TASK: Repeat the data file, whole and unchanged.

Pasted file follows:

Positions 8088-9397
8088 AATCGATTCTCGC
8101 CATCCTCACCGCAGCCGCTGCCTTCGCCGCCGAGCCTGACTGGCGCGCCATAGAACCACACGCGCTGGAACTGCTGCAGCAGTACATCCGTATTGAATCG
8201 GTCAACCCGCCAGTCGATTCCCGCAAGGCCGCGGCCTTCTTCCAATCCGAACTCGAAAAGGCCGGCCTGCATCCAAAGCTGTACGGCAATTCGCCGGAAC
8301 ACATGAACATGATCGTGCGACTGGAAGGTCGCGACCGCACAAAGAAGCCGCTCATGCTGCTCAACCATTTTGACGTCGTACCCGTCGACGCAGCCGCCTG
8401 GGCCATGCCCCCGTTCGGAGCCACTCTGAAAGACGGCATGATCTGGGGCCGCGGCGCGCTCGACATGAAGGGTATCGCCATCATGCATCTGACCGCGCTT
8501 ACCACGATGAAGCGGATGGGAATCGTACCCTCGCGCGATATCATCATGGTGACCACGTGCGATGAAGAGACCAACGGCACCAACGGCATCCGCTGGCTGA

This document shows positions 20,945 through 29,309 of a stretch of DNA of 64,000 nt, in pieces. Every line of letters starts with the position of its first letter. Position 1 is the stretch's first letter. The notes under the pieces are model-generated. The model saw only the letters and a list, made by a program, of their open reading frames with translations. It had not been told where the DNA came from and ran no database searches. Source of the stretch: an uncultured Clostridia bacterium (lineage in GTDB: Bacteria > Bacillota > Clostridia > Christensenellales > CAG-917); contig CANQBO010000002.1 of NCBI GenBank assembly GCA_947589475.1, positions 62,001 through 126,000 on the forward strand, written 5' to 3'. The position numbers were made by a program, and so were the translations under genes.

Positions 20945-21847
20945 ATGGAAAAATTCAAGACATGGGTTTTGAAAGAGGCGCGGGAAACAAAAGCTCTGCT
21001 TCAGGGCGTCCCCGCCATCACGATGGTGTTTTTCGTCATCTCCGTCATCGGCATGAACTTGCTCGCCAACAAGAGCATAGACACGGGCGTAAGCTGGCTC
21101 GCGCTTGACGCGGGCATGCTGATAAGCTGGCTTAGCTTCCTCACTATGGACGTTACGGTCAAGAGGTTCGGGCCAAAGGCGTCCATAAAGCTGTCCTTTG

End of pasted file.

Positions 8088-9397
8088 AATCGATTCTCGC
8101 CATCCTCACCGCAGCCGCTGCCTTCGCCGCCGAGCCTGACTGGCGCGCCATAGAACCACACGCGCTGGAACTGCTGCAGCAGTACATCCGTATTGAATCG
8201 GTCAACCCGCCAGTCGATTCCCGCAAGGCCGCGGCCTTCTTCCAATCCGAACTCGAAAAGGCCGGCCTGCATCCAAAGCTGTACGGCAATTCGCCGGAAC
8301 ACATGAACATGATCGTGCGACTGGAAGGTCGCGACCGCACAAAGAAGCCGCTCATGCTGCTCAACCATTTTGACGTCGTACCCGTCGACGCAGCCGCCTG
8401 GGCCATGCCCCCGTTCGGAGCCACTCTGAAAGACGGCATGATCTGGGGCCGCGGCGCGCTCGACATGAAGGGTATCGCCATCATGCATCTGACCGCGCTT
8501 ACCACGATGAAGCGGATGGGAATCGTACCCTCGCGCGATATCATCATGGTGACCACGTGCGATGAAGAGACCAACGGCACCAACGGCATCCGCTGGCTGA

This document shows positions 20,945 through 29,309 of a stretch of DNA of 64,000 nt, in pieces. Every line of letters starts with the position of its first letter. Position 1 is the stretch's first letter. The notes under the pieces are model-generated. The model saw only the letters and a list, made by a program, of their open reading frames with translations. It had not been told where the DNA came from and ran no database searches. Source of the stretch: an uncultured Clostridia bacterium (lineage in GTDB: Bacteria > Bacillota > Clostridia > Christensenellales > CAG-917); contig CANQBO010000002.1 of NCBI GenBank assembly GCA_947589475.1, positions 62,001 through 126,000 on the forward strand, written 5' to 3'. The position numbers were made by a program, and so were the translations under genes.

Positions 20945-21847
20945 ATGGAAAAATTCAAGACATGGGTTTTGAAAGAGGCGCGGGAAACAAAAGCTCTGCT
21001 TCAGGGCGTCCCCGCCATCACGATGGTGTTTTTCGTCATCTCCGTCATCGGCATGAACTTGCTCGCCAACAAGAGCATAGACACGGGCGTAAGCTGGCTC
21101 GCGCTTGACGCGGGCATGCTGATAAGCTGGCTTAGCTTCCTCACTATGGACGTTACGGTCAAGAGGTTCGGGCCAAAGGCGTCCATAAAGCTGTCCTTTG